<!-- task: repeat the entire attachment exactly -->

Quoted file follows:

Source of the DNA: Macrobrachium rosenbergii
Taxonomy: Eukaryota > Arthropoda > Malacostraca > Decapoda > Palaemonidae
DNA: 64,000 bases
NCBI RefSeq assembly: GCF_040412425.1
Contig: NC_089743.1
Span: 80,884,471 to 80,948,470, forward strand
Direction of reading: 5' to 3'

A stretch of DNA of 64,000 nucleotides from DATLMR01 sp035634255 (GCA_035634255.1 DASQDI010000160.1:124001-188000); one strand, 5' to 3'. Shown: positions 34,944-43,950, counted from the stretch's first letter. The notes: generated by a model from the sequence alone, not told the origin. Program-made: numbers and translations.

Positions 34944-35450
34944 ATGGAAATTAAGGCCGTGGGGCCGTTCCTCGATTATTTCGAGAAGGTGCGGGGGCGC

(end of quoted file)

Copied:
Source of the DNA: Macrobrachium rosenbergii
Taxonomy: Eukaryota > Arthropoda > Malacostraca > Decapoda > Palaemonidae
DNA: 64,000 bases
NCBI RefSeq assembly: GCF_040412425.1
Contig: NC_089743.1
Span: 80,884,471 to 80,948,470, forward strand
Direction of reading: 5' to 3'

A stretch of DNA of 64,000 nucleotides from DATLMR01 sp035634255 (GCA_035634255.1 DASQDI010000160.1:124001-188000); one strand, 5' to 3'. Shown: positions 34,944-43,950, counted from the stretch's first letter. The notes: generated by a model from the sequence alone, not told the origin. Program-made: numbers and translations.

Positions 34944-35450
34944 ATGGAAATTAAGGCCGTGGGGCCGTTCCTCGATTATTTCGAGAAGGTGCGGGGGCGC